"Louisiana has seen dramatic decline in executions, in line with national trend," is the title of the New Orleans Times-Picayne report written by Michelle Krupa and Katy Reckdahl.
In 1987, eight men were electrocuted at the Louisiana State Penitentiary in Angola within the span of eleven weeks, during a decade when 18 state inmates were executed for crimes they committed.
But the past 10 years, have been quiet ones for Louisiana's death row, with three inmates put to death by lethal injection. The most recent, Thursday's execution of Gerald Bordelon, happened only because the convicted killer waived his appeals, hastening his death by many years. His was the first execution since 2002, when Leslie Dale Martin was executed for the rape and murder of a Lake Charles woman in 1981.
The dramatic decline in Louisiana executions since 1987, when the state briefly led the nation in that statistic, comes at a time when, nationally, both executions and the imposition of new death sentences have waned significantly.
For victim's families, the long wait between conviction and lethal injection -- during which inmates are given several layers of appeals -- can be interminable, advocates say. They question why the appeals process isn't in some way sped up: Texas, after all, still executes convicts at a steady clip.
"It shouldn't take them that long to decide whether somebody was really and truly found guilty," said Beverly Siemssen, president of Victims and Citizens Against Crime, pointing to cases that take more than decade to wind through the appeals process. "That is a lot of time to put a family through."
Lawyers for death row inmates counter that the reversal rate for death sentences in Louisiana is significant, underscoring the need for caution. Fifty percent of cases considered by federal judges since 2000 have been sent back to the state court for new trials, said Sarah Ottinger, executive director of the Capital Appeals Project.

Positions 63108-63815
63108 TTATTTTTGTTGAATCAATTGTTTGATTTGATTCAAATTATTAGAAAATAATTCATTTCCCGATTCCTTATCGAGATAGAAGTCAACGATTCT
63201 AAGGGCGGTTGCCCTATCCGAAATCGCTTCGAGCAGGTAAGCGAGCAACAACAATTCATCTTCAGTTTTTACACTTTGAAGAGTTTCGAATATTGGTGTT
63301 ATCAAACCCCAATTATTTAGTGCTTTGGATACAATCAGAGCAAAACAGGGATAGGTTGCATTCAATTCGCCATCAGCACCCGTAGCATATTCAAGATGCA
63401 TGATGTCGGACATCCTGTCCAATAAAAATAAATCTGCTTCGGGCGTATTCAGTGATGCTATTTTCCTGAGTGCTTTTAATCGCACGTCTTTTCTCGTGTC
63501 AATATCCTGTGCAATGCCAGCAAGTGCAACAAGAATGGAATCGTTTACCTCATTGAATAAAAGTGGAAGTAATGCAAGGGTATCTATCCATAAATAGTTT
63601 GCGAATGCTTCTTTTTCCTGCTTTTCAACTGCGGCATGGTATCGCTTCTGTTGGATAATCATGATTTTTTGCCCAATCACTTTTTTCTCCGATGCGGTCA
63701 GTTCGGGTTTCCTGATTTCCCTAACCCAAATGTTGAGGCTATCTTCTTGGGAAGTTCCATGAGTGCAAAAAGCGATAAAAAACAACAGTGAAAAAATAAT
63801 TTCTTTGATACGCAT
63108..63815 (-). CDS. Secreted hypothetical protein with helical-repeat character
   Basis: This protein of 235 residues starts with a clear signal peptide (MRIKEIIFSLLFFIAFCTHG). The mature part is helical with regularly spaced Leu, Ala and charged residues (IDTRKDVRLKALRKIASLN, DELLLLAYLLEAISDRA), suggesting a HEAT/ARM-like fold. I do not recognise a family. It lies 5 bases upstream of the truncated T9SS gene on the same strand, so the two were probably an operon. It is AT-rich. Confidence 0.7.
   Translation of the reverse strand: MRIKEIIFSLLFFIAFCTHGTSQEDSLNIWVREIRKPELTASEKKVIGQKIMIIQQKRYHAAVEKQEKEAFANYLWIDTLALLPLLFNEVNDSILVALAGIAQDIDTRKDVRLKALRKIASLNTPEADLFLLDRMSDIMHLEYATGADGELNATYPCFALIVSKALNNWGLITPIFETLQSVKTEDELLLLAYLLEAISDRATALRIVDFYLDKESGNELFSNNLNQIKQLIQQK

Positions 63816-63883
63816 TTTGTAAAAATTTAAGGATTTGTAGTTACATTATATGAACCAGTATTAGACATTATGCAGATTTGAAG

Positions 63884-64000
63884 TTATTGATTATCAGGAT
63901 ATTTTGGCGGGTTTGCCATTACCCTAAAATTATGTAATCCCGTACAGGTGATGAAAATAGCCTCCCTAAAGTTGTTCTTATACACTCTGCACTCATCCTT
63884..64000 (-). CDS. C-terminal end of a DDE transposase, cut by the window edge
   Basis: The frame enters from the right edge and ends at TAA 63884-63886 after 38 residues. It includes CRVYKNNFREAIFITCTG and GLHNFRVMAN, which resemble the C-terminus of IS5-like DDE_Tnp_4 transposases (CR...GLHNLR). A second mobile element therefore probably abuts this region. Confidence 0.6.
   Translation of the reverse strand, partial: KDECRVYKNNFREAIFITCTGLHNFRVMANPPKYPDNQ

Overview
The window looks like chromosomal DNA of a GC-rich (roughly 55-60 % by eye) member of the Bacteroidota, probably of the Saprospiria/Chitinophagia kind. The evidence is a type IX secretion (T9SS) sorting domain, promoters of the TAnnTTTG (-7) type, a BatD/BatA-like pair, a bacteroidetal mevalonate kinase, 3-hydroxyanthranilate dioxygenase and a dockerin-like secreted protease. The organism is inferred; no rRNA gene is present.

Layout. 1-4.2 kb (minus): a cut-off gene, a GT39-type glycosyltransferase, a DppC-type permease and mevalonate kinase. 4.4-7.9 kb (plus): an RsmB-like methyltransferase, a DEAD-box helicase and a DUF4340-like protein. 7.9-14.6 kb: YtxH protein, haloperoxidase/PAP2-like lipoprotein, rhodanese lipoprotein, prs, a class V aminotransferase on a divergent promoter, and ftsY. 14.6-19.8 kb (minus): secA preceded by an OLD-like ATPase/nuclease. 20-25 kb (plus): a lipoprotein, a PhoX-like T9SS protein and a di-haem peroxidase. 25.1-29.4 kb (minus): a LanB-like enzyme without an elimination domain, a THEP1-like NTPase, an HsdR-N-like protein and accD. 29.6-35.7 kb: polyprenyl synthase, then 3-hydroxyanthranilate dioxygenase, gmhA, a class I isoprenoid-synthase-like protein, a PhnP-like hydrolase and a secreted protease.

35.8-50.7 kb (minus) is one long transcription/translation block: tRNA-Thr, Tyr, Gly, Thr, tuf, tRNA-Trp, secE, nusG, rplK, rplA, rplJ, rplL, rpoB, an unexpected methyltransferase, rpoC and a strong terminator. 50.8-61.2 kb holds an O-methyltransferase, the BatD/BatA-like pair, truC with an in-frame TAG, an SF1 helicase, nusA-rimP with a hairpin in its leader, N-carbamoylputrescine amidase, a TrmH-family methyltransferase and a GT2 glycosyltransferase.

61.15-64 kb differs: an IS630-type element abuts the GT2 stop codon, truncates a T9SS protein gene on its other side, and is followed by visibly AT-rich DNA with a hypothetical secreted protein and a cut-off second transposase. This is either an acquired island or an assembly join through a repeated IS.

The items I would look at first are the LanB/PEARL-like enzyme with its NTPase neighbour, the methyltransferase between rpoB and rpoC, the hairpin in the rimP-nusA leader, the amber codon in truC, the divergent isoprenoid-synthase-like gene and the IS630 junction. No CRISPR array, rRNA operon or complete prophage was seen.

The advent of DNA technology, which has exposed wrongful convictions -- including many from death rows across the country -- has changed some people's confidence in death penalty verdicts. Since 1989, seven men have left Louisiana's death row as free men after they were exonerated based on DNA and other evidence.
A committee created by the Louisiana Supreme Court last year plans to examine the entire process for post-conviction appeals, both for defendants in capital cases and those serving other prison sentences.
"There is an obvious concern with trying to expedite the process, so that error can be identified as quickly as possible," said Cheney Joseph, an LSU law professor who serves on the panel. "If a conviction is a valid one, it will be affirmed and the law would take its course."
The change in the execution rate in Louisiana between the 1980s and now is explained, in part, by the fact that more and better-financed lawyers are handling the appeals process for these inmates, said Denny LeBoeuf, an attorney who actively handled death row appeals in Louisiana for many years.
"In the 1980s, we had no lawyers or very few lawyers working with no resources or time," said LeBoeuf, who is now the director of the ACLU's John Adams Project in New York.
Since the United States reinstated the death penalty in 1976, Orleans Parish juries have condemned 38 defendants to death. But a recent tally by attorneys for death-row inmates calculated that courts have found errors in 25 of those sentences, or nearly two-thirds. In some cases defendants were retried, resulting in convictions on lesser charges, while in others defendants were released.
Many of these reversals occurred during "post-conviction" appeals, which typically occur at least several years after conviction. The direct appeal, during which lawyers can only challenge decisions made during the trial, is the first level of review by the courts.
During the post-conviction process, defense attorneys obtain the entire case file, allowing them to see whether prosecutors or law enforcement withheld any evidence that might have helped the defense. These files can be voluminous, requiring thousands of hours to work through, said Gary Clements, director of the Capital Post Conviction Project of Louisiana.
The less-thorough appeals process in Texas is one Louisiana shouldn't strive to emulate, Clement said, pointing to the 2004 execution of a man who forensic experts later concluded wasn't responsible for a house fire that killed his three children.